Let's say that a building was on fire and a fireman climbs into the window of a burning apartment to find a woman inside sorting out her clothes and shoes - preparing to pack them up so she can take them with her as she escapes the burning building.

When the fireman comes through the window he will have one thing to say: "Drop all of that stuff and follow me to the window so I can get you out of this burning building!"

And in order to prevent being killed in the fire, the woman will have to strictly follow the fireman's instructions. She can't dawdle around a little - and grab just a few pairs of shoes. She has to drop everything.

This is what Jesus is essentially saying. We are each stuck in the physical world - blinded by our identification with these temporary physical bodies, and their various attractions and attachments. In this way, we think the house we live in is our home and the people we call our family belong to us, and the money we have in the bank and the goodies around us are all our possessions.

But they are not. While these things we are attached to exist, they do not belong to us. They will each be here in one molecular form or another after our body is long dead and decomposed.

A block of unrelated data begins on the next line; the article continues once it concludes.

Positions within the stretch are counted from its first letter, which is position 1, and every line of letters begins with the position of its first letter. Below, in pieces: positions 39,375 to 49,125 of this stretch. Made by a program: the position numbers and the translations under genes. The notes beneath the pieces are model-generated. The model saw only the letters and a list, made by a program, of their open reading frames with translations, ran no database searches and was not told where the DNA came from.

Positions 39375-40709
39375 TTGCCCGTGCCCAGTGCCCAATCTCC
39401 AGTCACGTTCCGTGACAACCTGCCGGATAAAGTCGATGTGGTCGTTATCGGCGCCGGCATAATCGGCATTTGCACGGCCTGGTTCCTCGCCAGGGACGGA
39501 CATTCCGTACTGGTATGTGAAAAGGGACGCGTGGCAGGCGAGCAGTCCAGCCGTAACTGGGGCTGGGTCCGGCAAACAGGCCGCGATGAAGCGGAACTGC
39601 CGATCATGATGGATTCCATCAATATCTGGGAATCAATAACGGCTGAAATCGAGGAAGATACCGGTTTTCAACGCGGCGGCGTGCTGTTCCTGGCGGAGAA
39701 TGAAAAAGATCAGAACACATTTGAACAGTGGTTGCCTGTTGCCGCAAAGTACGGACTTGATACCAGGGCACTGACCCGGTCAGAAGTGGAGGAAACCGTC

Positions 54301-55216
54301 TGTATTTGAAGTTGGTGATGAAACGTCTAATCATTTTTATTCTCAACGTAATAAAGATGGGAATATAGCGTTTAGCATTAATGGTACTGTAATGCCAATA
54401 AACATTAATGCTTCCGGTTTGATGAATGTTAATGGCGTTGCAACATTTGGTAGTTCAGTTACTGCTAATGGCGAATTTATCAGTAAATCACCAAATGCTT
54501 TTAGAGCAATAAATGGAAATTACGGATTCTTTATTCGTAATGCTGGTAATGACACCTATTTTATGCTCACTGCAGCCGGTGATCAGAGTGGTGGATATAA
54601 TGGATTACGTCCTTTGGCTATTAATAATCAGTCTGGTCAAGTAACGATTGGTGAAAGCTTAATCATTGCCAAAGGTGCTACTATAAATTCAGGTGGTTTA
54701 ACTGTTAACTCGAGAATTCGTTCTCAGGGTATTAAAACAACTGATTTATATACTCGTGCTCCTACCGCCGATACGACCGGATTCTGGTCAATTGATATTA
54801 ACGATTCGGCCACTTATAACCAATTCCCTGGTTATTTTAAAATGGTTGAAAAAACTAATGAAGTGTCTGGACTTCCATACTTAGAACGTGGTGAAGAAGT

We are each being hosted within a temporary physical body. Soon our body will die and we will leave it. And with that, we will lose everything we thought we owned or thought were ours: Everything will be gone - as if all blown away - at the time of death.

Where will we go when our bodies die? We will continue to suffer in another physical body (that is the meaning of "going to hell") unless we have made the proper preparations to return to the spiritual realm.

If we remain attached to the things of the world and our self-interested aspirations, we will not be prepared to return to the spiritual realm.

This is what Jesus is trying to teach them. He is trying to prepare those around him - and all of us who try to follow his teachings - to return to the spiritual realm. He is trying to lead us out of hell and back to our home in the spiritual realm so that we can once again be fixed in our loving service relationship with the Supreme Being.

Here is the translation of this statement from the Lost Gospels of Jesus:
hen he told them all, “If one wants to follow me he must deny himself and pull up his stake daily and follow me."